Posted by: CourtneyBjorlin
This week, Oracle took a step closer to offering the McDonald’s value meal of the tech world – the U.S. Justice Department giving the green light to a deal with Sun that will have Oracle selling “hamburger, fries and a soda” software/hardware packages to companies.
There’s still the matter of the European Union’s OK – which is being held up by concerns over Java, middleware and databases, according to the Wall Street Journal. But the WSJ also reports that the Justice Department’s OK is an encouraging sign that the EU’s approval isn’t far behind.
Meanwhile, SAP CEO Leo Apotheker has been making it very clear over the past few weeks, in interviews with the Wall Street Journal and the New York Times, that SAP has no intention of following the Sun.
“I have never, ever heard a customer expressing the faintest wish for having everything delivered out of one hand,” he said in an interview with the New York Times. “Someone is probably trying to imagine wishes that they would like to hear.”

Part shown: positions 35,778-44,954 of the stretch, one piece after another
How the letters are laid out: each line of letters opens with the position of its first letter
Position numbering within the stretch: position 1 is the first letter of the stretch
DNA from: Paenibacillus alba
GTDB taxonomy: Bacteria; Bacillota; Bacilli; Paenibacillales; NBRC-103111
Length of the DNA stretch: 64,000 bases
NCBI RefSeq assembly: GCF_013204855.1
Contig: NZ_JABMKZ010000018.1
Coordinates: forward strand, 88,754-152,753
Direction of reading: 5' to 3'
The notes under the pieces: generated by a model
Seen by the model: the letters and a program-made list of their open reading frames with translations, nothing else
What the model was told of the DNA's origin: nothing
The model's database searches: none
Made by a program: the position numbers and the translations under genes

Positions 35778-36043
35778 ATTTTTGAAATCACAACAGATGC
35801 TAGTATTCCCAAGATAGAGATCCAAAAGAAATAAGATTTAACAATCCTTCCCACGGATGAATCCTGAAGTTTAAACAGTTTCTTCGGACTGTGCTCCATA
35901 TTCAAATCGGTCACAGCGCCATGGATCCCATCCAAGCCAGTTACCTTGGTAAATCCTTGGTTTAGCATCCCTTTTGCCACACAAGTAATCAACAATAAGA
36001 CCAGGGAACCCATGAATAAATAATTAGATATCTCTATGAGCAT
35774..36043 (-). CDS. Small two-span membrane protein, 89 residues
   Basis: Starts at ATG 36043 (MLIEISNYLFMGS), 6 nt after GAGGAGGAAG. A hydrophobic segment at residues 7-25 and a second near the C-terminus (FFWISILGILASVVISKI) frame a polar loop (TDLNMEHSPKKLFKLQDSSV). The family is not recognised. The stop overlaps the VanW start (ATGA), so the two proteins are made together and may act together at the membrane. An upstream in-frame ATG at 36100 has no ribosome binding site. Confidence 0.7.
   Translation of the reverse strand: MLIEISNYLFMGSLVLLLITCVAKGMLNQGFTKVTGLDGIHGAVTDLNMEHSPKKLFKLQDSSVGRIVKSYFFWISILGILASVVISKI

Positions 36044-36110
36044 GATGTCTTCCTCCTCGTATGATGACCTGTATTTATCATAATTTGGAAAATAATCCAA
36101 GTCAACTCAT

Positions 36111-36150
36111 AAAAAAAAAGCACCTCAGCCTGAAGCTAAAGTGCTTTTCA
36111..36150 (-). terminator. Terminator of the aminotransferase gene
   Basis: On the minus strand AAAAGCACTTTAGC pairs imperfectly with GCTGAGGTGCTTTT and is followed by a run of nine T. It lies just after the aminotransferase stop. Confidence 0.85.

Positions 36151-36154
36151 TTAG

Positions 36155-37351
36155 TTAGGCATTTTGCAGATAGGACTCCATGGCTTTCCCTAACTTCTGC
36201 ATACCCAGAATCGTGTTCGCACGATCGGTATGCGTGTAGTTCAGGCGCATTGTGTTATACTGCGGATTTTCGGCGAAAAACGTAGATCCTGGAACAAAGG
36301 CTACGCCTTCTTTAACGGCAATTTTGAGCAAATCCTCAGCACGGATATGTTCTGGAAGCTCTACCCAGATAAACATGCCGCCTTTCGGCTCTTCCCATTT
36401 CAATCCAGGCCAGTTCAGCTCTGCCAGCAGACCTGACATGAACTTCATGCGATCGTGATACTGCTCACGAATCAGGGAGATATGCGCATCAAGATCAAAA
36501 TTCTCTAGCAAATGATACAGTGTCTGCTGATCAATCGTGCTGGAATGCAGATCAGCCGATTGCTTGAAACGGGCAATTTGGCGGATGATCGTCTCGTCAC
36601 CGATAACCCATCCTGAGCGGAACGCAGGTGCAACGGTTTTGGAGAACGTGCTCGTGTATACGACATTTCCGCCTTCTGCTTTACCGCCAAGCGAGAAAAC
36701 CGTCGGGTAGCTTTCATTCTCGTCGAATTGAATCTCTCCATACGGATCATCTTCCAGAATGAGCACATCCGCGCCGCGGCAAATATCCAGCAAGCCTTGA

SAP executive Bill McDermott made the same clear to me in an interview back in April.
“I think they have introduced a tremendous level of risk into their business model by making this wild foray into hardware,” McDermott said. “They know nothing about hardware and now they’ve made a move into the hardware business.”
But, if Oracle can actually deliver on its vision, would it be easier to get everything out of one hand? Are the competitive drawbacks overshadowed by the ease-of-use advantages, particularly for smaller companies, which SAP’s so aggressively courting these days?
Forrester Research analyst Stefan Reid argues that SAP should use this as an opportunity to partner more aggressively with hardware vendors in his excellent analysis “Oracle’s Sun Acquisition is a Game Changer.” He recommends strengthening relationships with Dell, HP, IBM and Fujitsu as potential partners for joined appliance and cloud-style offerings.
“Oracle’s new strength also represents a weakness until the ecosystem balances out,” he writes. “SAP should turn to the soon-to-be broken relationships between Oracle and its hardware partners into a growth opportunity.”
What do you think?